Friday, December 31, 2021

New Year's Resolution

I've actually kept a few of my resolutions.  Consider the concept of patience comes up every time I'm standing in line; just remembering it forces me to stop fidgeting and start smiling.  I may not have achieved patience (that would be a stretch) but I'm certainly considering it.

Compliment that which pleases you - and do it often is also a smile maker. Particularly conscientious workers deserve to be noticed and thanked and made to feel special.  I'm the one who fills out the How Was Your Experience surveys on the back of the grocery receipts.... but only when something goes well.  

That one also helps me focus on the positive.  It's been very useful over the last two years. (TWO YEARS?!?!?! Have I mentioned that I am so over COVID???).

In 2010 my yogi wished us all Radiant Health.  I decided to take it to heart; I did not get sick the entire year.  Coincidence?  Maybe.  I prefer to think of it as being perfectly aligned with what I needed.  And that's how I came to frame my 2022 Resolution:

From ease and grace, find strength.

I need to relax and stop beating myself up over what I cannot do.  I need to move through the world with greater fluidity - physically and emotionally - and that can only happen if I am stronger.  I cannot get stronger until I let go of the I can't's.  I need to stop trying so hard and, instead, lean into the process without worrying about the results.   There have always been plateaus and regressions in my rehab journey; I need to find the grace to let myself off the hook.  

I've been toying with the phrase for a week or so.  It's come in handy when a yoga pose or a pilates piece moves from challenging to oh, dear God.  I have high hopes for this one.  Yes, I do.

Thursday, December 30, 2021


I know.  I know.  The plan was to open an account at a credit union (or, to be more precise, to become a member of a credit union).  But life got in the way - the holidays, visitors, Omicron - and here I sit, with bills to pay and still tied to PNC.

So I opened Bill Pay and used CTR+F to find the payees and I filled in the amounts and the dates and clicked on SUBMIT.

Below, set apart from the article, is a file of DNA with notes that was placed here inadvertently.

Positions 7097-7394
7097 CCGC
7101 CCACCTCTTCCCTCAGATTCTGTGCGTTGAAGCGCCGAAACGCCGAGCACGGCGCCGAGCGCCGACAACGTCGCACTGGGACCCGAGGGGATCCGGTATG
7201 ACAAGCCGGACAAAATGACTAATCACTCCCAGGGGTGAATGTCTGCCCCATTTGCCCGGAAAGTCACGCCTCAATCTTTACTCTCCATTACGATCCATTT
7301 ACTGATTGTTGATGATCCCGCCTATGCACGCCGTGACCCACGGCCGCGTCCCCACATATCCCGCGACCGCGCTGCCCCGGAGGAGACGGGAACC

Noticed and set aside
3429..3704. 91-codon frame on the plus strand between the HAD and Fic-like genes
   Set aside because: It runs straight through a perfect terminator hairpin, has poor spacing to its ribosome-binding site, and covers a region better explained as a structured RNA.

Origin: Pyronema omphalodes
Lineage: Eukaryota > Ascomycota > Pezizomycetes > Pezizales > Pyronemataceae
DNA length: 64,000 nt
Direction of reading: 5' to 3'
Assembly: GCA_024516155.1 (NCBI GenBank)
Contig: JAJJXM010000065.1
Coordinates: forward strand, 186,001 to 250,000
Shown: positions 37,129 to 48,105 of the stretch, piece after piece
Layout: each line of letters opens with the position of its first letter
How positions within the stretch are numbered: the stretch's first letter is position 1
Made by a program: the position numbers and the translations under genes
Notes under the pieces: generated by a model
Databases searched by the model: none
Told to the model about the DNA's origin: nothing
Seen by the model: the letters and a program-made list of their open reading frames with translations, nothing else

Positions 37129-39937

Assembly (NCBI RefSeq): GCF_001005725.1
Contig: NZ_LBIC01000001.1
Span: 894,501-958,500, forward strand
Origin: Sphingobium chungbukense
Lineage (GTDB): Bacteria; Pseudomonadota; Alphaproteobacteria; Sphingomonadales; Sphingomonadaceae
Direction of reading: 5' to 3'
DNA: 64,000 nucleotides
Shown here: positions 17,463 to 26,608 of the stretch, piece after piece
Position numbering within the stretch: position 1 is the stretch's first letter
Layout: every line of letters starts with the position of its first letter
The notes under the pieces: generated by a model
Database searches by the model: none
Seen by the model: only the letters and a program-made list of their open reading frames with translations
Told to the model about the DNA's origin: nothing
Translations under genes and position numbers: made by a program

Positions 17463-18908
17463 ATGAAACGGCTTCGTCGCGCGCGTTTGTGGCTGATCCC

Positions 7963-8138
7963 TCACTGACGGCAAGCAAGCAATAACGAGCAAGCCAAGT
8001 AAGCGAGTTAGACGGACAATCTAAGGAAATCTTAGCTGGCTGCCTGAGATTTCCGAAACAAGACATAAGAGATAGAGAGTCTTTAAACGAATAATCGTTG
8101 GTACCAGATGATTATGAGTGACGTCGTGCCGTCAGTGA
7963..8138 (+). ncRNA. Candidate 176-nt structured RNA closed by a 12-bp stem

We're sorry.  We are unable to process your payment at this time.  If this problem persists, please call us at.......

That message appeared in red, italicized, bold face, in teeny tiny type, over and over again.  Silly me, thinking I could actually use this account to pay my bills.  But, ever hopeful, and with holiday spirit in my heart, I dialed the phone.

They were grateful for my call, and for my business, and there were lots of options all of which boiled down to a waiting time of approximately 20 minutes.  I hung up.

I moved on to the next item on the To Do List - calling Barclays to be sure that balance on the lost American Airlines credit card had been folded into the bill for the new card.  That entire process took less than 2 minutes.

If I needed reminding that PNC is just not the place for me,  I found it just now.  If TBG weren't taking a nap we'd go over to Vantage West and sign up.

Wednesday, December 29, 2021


It's been a while since I wrote about sports.  I promise that I won't be insulted if you stop reading now.  But this a post about ridiculous college football bowl games; stick around and you might find it amusing.

There are many man hours spent watching sports in my home right now.  For the most part, Queen T and I amuse ourselves otherwise.  But father and son share both the couch and the passion - it's our bonding time - and I am free to consider things other than grown men running into one another for fun and profit.

But the kids are playing in Bowl Games - like The Orange Bowl and The Rose Bowl - right now, and I mean a lot of kids.  Winning six games put you into a Bowl Game, a sponsored, nationally televised event.  There are 41 Bowl Games this season.

The sponsors are mentioned every time there's a commercial break (at both ends) and during station identification, and on the chyrons.  There's the Frisco Bowl and the Florida Bowl and the Arizona, Myrtle Beach and a dozen other places Bowl. That makes sense - the games are played there and the area gets to advertise its wonderfulness.  

But there are commercial sponsors, and that's where the fun is.   Just imagine telling your friends that your kid is playing in  The Guaranteed Rate Bowl.... or The Cheez-It Bowl..... The LendingTree Bowl.... Duke's Mayo Bowl.... The LendingTree Bowl....The Quick Lane Bowl..... or, my personal favorite:  The Famous Idaho Potato Bowl.

That's enough sports for one year.

Tuesday, December 28, 2021

A Great Gift